An opinionated take on NEJM highlights for August 2018

Transthyretin heats up

Last month saw a couple landmark papers about the use of parenteral RNA drugs (from Alnylam and Ionis) in hereditary transthyretin amyloidosis with a focus mainly on mitigating the progression of polyneuropathy. But what matters most for the survival of these patients is cardiomyopathy and although the Alnylam paper did show some impact on that pathology, this was based on exploratory analyses of biomarkers, not pre-specified hard outcomes.  A few weeks later, Pfizer comes out with their oral Tafamidis with clear improved cardiac outcomes including survival, in a placebo-controlled RCT that included not only patients with hereditary disease, but also patients with wild type disease which is thought to be a much larger group. Aside from patients who now have new options, who wins, and who loses? Pfizer has made a case where it matters most (survival), simultaneously expanded the addressable population, and has the commercial organization to run with it. However given the completely different mechanism of action one can very well imagine combination therapy between an RNA drug and Tafamidis. If I were the patient – I’d go for Onpattro (the Anylam drug that has some data on cardiac effect) and if my insurance would not pay to add Tafamidis, I would layer on diflusenal, an old generic NSAID with similar mechanism of action.  Tafamidis Treatment for Patients with Transthyretin Amyloid Cardiomyopathy; Stabilizing Transthyretin to Treat ATTR Cardiomyopathy (free access)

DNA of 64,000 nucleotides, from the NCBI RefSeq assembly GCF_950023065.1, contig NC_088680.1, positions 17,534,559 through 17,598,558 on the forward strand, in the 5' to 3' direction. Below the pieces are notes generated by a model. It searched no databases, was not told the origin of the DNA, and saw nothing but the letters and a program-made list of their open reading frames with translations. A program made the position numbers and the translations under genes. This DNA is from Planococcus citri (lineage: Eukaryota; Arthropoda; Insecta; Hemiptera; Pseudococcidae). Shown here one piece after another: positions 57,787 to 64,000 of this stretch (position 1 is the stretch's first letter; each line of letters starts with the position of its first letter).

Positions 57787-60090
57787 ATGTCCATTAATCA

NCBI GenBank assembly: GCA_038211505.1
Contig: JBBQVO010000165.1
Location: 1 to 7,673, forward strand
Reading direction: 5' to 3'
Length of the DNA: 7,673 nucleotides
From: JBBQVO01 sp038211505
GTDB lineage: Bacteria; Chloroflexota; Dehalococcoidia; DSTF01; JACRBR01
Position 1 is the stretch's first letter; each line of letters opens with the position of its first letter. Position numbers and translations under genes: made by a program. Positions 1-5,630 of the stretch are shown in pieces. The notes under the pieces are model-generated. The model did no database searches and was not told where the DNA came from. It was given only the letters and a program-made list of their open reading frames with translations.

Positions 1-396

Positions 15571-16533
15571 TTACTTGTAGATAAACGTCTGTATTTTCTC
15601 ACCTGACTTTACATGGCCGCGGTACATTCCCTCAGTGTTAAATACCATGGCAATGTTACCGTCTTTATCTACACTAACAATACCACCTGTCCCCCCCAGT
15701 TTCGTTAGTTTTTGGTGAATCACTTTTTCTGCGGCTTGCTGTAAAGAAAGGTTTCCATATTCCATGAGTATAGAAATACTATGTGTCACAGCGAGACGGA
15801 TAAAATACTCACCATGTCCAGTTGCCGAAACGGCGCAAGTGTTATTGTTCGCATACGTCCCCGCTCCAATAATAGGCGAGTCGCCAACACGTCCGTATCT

Why Jimmy Carter is alive today

Metastasis to the brain is common in melanoma and until recently had a dismal prognosis (few weeks to months survival). Immuno-oncology has changed that, and in this last installment of progress, a single arm study of 94 patients with previously untreated brain metastases receiving nivolumab and ipilimumab (Opdivo and Yervoy, BMS) shows a median survival that will likely surpass 18 months once the study has fully run its course. Jimmy Carter received pembrolizumab (Keyrtruda, Merck), but same principle.  Combined Nivolumab and Ipilimumab in Melanoma Metastatic to the Brain; Immunotherapy for Melanoma Metastatic to the Brain (subscriber access)


The New England Journal of Medicine is a premier weekly medical journal covering many topics of interest to the health sector. In this monthly series we offer an opinionated perspective on selected highlights that might be of interest to our clients and others.

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